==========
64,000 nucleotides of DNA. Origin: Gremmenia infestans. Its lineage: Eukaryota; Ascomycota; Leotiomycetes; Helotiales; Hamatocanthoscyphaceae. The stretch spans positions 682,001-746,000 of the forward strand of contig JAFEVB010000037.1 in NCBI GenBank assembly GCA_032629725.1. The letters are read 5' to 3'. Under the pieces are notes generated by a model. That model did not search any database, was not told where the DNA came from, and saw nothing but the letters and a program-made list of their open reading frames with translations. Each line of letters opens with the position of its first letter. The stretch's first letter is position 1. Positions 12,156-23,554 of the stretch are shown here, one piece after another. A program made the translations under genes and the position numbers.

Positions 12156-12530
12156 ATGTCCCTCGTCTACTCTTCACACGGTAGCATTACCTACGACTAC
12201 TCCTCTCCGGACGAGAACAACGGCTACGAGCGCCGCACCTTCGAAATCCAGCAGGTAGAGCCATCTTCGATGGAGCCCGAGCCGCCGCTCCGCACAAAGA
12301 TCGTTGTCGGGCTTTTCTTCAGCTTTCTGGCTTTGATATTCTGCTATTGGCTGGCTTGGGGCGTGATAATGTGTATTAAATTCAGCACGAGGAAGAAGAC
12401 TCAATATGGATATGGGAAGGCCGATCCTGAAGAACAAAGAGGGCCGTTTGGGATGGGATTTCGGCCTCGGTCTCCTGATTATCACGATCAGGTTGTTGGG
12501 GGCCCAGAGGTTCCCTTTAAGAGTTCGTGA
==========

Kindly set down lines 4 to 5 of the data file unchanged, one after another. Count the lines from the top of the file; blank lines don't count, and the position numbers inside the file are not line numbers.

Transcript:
12201 TCCTCTCCGGACGAGAACAACGGCTACGAGCGCCGCACCTTCGAAATCCAGCAGGTAGAGCCATCTTCGATGGAGCCCGAGCCGCCGCTCCGCACAAAGA
12301 TCGTTGTCGGGCTTTTCTTCAGCTTTCTGGCTTTGATATTCTGCTATTGGCTGGCTTGGGGCGTGATAATGTGTATTAAATTCAGCACGAGGAAGAAGAC